• County Durham & Darlington NHS Foundation Trust’s ‘Switch it Off’ campaign has encouraged a reduction in wasted energy.
  • Gateshead Health NHS Foundation Trust and QE Facilities (Group) are set to install solar powered air source heat pumps in seven buildings across its sites – resulting in buildings becoming zero-carbon.
  • Northumbria Healthcare NHS Foundation Trust was one of the very first NHS trusts to eliminate the use of desflurane gas (a more environmentally harmful anaesthetic gas) and has seen a 70 per cent reduction in CO2. Its Manufacturing Hub ensures a local supply chain for the NHS locally and has led the way in innovations including the recycling of face masks.
  • North Cumbria Integrated Care NHS Foundation Trust are working in partnership with the Cumbria Wildlife Trust to help improve biodiversity at their hospital sites.
  • North Tees and Hartlepool NHS Foundation Trust has invested in recycling waste bins, electric car charging points and solar panels.
  • South Tyneside and Sunderland NHS Foundation Trust has switched to 100% renewable electricity resulting in an 80% reduction in emissions.
  • Over the last year and a half staff and volunteers have planted more than 1,250 trees across sites managed by Cumbria, Northumberland, Tyne and Wear NHS Foundation Trust thanks to the NHS Forest project.
  • Tees, Esk and Wear Valley NHS Foundation Trust is transforming a 3,500marea, across four sites, into wildflower meadows. It has also introduced four wellbeing gardens across the trust and introduced a wooded walkway at its Lanchester Road Hospital in Durham.
  • South Tees Hospitals NHS Foundation Trust has joined the fight to reduce food waste by setting up an eco-shop.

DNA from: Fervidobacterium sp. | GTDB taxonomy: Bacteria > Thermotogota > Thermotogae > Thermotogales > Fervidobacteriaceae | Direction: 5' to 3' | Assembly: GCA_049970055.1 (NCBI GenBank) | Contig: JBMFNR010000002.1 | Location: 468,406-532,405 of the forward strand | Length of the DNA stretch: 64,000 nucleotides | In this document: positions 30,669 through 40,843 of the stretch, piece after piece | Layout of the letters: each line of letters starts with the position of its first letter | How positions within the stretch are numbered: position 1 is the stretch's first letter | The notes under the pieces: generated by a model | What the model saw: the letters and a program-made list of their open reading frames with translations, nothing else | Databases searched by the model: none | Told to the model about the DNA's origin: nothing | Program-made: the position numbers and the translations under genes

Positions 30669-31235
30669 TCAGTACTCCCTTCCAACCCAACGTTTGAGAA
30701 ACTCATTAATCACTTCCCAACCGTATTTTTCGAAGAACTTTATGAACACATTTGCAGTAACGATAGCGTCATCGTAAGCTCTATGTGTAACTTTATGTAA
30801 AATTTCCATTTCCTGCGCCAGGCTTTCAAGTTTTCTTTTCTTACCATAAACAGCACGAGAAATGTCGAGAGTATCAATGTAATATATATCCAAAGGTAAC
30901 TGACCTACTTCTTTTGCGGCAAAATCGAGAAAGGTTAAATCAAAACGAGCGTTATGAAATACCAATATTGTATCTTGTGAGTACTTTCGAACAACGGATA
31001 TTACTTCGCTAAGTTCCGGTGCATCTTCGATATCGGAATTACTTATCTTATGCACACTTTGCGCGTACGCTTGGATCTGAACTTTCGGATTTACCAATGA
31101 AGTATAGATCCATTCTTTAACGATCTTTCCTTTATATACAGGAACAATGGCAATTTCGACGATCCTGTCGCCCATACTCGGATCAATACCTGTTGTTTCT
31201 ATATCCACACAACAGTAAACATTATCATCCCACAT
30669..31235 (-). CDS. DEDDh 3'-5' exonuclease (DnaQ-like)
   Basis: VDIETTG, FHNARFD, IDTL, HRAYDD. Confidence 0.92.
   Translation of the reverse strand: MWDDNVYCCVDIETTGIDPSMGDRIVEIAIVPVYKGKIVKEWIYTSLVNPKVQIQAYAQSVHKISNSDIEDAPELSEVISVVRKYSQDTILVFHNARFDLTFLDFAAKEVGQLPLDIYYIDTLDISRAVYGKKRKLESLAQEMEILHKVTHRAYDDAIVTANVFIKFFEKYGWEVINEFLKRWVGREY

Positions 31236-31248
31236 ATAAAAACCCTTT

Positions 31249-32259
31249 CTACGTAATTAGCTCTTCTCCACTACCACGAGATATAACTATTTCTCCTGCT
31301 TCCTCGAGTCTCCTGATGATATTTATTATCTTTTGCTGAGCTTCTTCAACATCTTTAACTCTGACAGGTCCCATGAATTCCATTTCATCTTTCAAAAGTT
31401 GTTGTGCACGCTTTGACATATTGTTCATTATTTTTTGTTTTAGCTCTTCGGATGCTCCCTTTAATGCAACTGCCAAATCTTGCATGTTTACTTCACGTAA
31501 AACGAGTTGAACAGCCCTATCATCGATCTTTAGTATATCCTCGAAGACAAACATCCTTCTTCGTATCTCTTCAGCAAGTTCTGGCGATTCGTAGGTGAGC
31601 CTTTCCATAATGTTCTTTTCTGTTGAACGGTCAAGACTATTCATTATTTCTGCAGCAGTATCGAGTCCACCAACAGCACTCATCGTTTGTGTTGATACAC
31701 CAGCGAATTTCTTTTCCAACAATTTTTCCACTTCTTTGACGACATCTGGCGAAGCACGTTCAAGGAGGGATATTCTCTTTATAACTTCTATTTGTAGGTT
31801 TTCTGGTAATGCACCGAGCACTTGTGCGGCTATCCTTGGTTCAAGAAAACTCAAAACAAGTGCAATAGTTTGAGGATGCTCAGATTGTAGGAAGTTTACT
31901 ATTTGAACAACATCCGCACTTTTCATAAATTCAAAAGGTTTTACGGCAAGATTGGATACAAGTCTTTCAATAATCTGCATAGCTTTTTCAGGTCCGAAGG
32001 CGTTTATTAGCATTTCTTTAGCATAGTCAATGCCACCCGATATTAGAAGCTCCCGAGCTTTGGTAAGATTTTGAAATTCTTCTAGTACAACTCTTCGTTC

• North East Ambulance Service NHS Foundation Trust established a wildflower planting trial at four ambulance stations. The trust, as part of their Green Plan, have committed to integrating green spaces across the estate of 57 properties both to benefit biodiversity as well as staff wellbeing.


Associate director of sustainability, Newcastle Hospitals, and sustainability lead for the NENC Integrated Care System (ICS), James Dixon, said:


“Our region aims to deliver its aspirational target of achieving net zero carbon for the NHS footprint, emissions it controls, by 2030 and the NHS footprint plus, emissions it can influence, by 2040 – ahead of national targets of 2040 and 2045.


“Together we are committed to developing a consistent approach, with our partners in the public and voluntary sectors, to increased sustainability, reduced consumption and recycling, improved air quality and carbon reduction, as well as increased access to green and blue spaces.


“The climate crisis is one of the biggest health challenges we face. Working across not just our NHS but with local authorities, wider partners and our communities, is a key part of our plan and will enable us to have a much wider environmental reach within our local communities.”